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Evaluation of changes in vertical ground reaction forces as indicators of meniscal damage after transection of the cranial cruciate ligament in dogs

Troy N. TrumblePresent address is Department of Large Animal Clinical Sciences, University of Florida, Gainsville FL 32610-0136.

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 DVM, PhD
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R. Clark BillinghurstOrthopedic Research Center, Department of Clinical Sciences, College of Veterinary Medicine and Biomedical Sciences, Colorado State University, Fort Collins, CO 80523.
Present address is the School of Health Sciences, St Lawrence College, Kingston, ON, Canada K7L 5A6.

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Alison M. BendeleBolderPATH Inc, University of Colorado, Boulder, CO 80309.

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C. Wayne McIlwraithOrthopedic Research Center, Department of Clinical Sciences, College of Veterinary Medicine and Biomedical Sciences, Colorado State University, Fort Collins, CO 80523.

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 BVSc, PhD

Abstract

Objective—To determine whether decreases in peak vertical force of the hind limb after transection of the cranial cruciate ligament (CrCL) would be indicative of medial meniscal damage in dogs.

Animals—39 purpose-bred adult male Walker Hounds.

Procedure—The right CrCL was transected arthroscopically. Force plate measurements of the right hind limb were made prior to and 2, 4, 10, and 18 weeks after transection of the CrCL. Only dogs with ≥ 10% decreases in peak vertical force after week 2 were considered to have potential meniscal damage. Dogs that did not have ≥ 10% decreases in peak vertical force at any time point after week 2 were assigned to group 1. Group 2 dogs had ≥ 10% decreases in peak vertical force from weeks 2 to 4 only. Group 3 and 4 dogs had ≥ 10% decreases in peak vertical force from weeks 4 to 10 only or from weeks 10 to 18 only, respectively. Damage to menisci and articular cartilage was graded at week 18, and grades for groups 2 to 4 were compared with those of group 1.

Results—The percentage change in peak vertical force and impulse area was significantly different in groups 2 (n = 4), 3 (4), and 4 (4) at the end of each measurement period (weeks 4, 10, and 18, respectively) than in group 1 (27). The meniscal grade for groups 2 to 4 was significantly higher than for group 1. A ≥ 10% decrease in peak vertical force had sensitivity of 52% and accuracy of 72% for identifying dogs with moderate to severe medial meniscal damage.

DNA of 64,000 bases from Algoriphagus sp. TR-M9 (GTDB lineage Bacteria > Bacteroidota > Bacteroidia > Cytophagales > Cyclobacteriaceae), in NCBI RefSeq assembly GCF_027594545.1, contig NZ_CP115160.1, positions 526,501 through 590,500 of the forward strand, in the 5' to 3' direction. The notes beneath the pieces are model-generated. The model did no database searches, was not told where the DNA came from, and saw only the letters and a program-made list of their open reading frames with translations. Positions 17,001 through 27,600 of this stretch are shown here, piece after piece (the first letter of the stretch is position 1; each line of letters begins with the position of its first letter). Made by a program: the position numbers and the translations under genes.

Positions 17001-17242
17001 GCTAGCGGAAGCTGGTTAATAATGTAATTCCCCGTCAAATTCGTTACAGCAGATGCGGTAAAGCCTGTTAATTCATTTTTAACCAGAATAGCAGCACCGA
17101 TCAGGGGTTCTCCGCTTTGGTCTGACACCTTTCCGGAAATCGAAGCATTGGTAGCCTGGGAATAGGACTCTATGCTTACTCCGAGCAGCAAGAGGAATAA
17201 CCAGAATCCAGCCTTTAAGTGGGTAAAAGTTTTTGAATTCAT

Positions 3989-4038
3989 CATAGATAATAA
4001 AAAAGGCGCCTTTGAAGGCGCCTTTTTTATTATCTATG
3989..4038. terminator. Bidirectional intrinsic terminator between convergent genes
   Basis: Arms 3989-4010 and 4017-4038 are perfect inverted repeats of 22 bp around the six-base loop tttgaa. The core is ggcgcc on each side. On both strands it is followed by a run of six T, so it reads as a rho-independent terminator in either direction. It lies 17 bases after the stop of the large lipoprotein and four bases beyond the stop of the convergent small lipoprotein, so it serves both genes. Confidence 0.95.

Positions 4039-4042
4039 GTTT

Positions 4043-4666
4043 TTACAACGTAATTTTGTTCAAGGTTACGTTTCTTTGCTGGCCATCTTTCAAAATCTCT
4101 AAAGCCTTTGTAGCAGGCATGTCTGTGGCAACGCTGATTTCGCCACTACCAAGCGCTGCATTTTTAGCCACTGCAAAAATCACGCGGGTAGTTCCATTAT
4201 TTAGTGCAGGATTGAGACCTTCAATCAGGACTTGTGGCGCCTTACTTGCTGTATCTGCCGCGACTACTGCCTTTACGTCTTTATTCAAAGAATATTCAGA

Conclusions and Clinical Relevance—In dogs with transected or ruptured CrCLs, force plate analysis can detect acute exacerbation of lameness, which may be the result of secondary meniscal damage, and provide an objective noninvasive technique that delineates the temporal pattern of medial meniscal injury. ( Am J Vet Res 2005;66:156–163)

Abstract

Objective—To determine whether decreases in peak vertical force of the hind limb after transection of the cranial cruciate ligament (CrCL) would be indicative of medial meniscal damage in dogs.

Animals—39 purpose-bred adult male Walker Hounds.

Procedure—The right CrCL was transected arthroscopically. Force plate measurements of the right hind limb were made prior to and 2, 4, 10, and 18 weeks after transection of the CrCL. Only dogs with ≥ 10% decreases in peak vertical force after week 2 were considered to have potential meniscal damage. Dogs that did not have ≥ 10% decreases in peak vertical force at any time point after week 2 were assigned to group 1. Group 2 dogs had ≥ 10% decreases in peak vertical force from weeks 2 to 4 only. Group 3 and 4 dogs had ≥ 10% decreases in peak vertical force from weeks 4 to 10 only or from weeks 10 to 18 only, respectively. Damage to menisci and articular cartilage was graded at week 18, and grades for groups 2 to 4 were compared with those of group 1.

Results—The percentage change in peak vertical force and impulse area was significantly different in groups 2 (n = 4), 3 (4), and 4 (4) at the end of each measurement period (weeks 4, 10, and 18, respectively) than in group 1 (27). The meniscal grade for groups 2 to 4 was significantly higher than for group 1. A ≥ 10% decrease in peak vertical force had sensitivity of 52% and accuracy of 72% for identifying dogs with moderate to severe medial meniscal damage.

Conclusions and Clinical Relevance—In dogs with transected or ruptured CrCLs, force plate analysis can detect acute exacerbation of lameness, which may be the result of secondary meniscal damage, and provide an objective noninvasive technique that delineates the temporal pattern of medial meniscal injury. ( Am J Vet Res 2005;66:156–163)